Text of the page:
REDUCTION OF INTRAMEDULLARY APOPTOSIS AFTER STEM CELL TRANSPLANTATION IN BLACK AFRICAN VARIANT OF PEDIATRIC SICKLE CELL ANEMIA.

Antonella Isgrò, Pietro Sodani, Marco Marziali, Javid Gaziev, Daniela Fraboni, Katia Paciaroni, Cristiano Gallucci, Gioia De Angelis, Cecilia Alfieri, Michela Ribersani, Daniele Armiento, Andrea Roveda, Marco Andreani, Manuela Testi, Guido Lucarelli
  • Pietro Sodani
    Affiliation not present
  • Marco Marziali
    Affiliation not present
  • Javid Gaziev
    Affiliation not present
  • Daniela Fraboni
    Affiliation not present
  • Katia Paciaroni
    Affiliation not present
  • Cristiano Gallucci
    Affiliation not present
  • Gioia De Angelis
    Affiliation not present
  • Cecilia Alfieri
    Affiliation not present
  • Michela Ribersani
    Affiliation not present
  • Daniele Armiento
    Affiliation not present
  • Andrea Roveda
    Affiliation not present
  • Marco Andreani
    Affiliation not present
  • Manuela Testi
    Affiliation not present
  • Guido Lucarelli
    Affiliation not present

Abstract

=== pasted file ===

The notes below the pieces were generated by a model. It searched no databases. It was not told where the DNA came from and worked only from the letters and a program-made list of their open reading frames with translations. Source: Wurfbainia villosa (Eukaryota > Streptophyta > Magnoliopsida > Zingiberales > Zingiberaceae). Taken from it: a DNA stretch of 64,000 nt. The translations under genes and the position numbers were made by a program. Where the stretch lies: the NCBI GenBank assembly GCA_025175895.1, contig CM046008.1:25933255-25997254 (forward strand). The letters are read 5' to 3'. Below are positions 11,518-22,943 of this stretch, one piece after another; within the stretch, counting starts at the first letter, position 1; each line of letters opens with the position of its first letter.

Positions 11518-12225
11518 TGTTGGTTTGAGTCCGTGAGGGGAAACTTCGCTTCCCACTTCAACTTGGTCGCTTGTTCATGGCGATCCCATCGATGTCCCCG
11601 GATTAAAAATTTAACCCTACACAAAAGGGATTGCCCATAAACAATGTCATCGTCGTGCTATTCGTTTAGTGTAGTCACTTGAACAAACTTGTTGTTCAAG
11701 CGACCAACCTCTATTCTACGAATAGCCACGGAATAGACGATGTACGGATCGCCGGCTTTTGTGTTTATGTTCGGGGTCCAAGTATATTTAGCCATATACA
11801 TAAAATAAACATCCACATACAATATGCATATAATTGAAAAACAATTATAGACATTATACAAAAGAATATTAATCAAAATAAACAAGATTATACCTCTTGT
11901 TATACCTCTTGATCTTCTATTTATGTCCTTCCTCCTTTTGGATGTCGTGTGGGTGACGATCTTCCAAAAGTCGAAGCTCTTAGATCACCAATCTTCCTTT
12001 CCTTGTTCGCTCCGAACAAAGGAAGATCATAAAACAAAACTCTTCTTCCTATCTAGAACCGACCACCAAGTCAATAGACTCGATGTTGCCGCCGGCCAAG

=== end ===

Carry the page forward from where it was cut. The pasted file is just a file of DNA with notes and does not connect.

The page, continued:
Background and Purpose: Allogeneic hematopoietic stem cell transplantation (HSCT) is the only curative treatment for sickle cell anemia (SCA). We report our experience with transplantation in children with the Black African variant of SCA and the effects of transplant on erythroid compartment in bone marrow (BM). 

Patients and Methods: Twenty-seven consecutive patients who underwent BM transplantation from HLA-identical donors following a myeloablative conditioning regimen were included. Using both CD71 and FSC parameters, we obtained three erythroid populations: EryA–C. Ery A (CD71high FSChigh) are basophilic; Ery B (CD71high FSClow) are late basophilic and polychromatic; and Ery C (CD71low FSClow) are orthochromatic erythroblasts and reticulocytes. To analyze the effect of transplantation on intramedullary apoptosis, we studied Fas (CD95+) and caspase-3 expression in erythroblast subpopulations.

Results: All patients experienced sustained engraftment, and all surviving patients remained free of SCA-related events after transplantation. The erythroid population showed expansion in the BM at baseline. After transplant, levels decreased, especially of Ery C, in parallel to reduced Fas expression and an initial caspase 3 increase in erythroid population, similar to reported later steps of “normal” erythroid maturation.

Conclusions: The results suggest a good chance of cure for children with SCA, with an excellent survival rate. We also observed “normalization” of erythroid populations in parallel with a decreased intramedullary apoptosis rate, suggesting normal erythroid maturation in ex-SCA patients after HSCT.


Keywords

Anemia; Sickle cell anemia; apoptosis; transplant

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Submitted: 2014-07-21 14:09:57
Published: 2014-07-06 00:00:00
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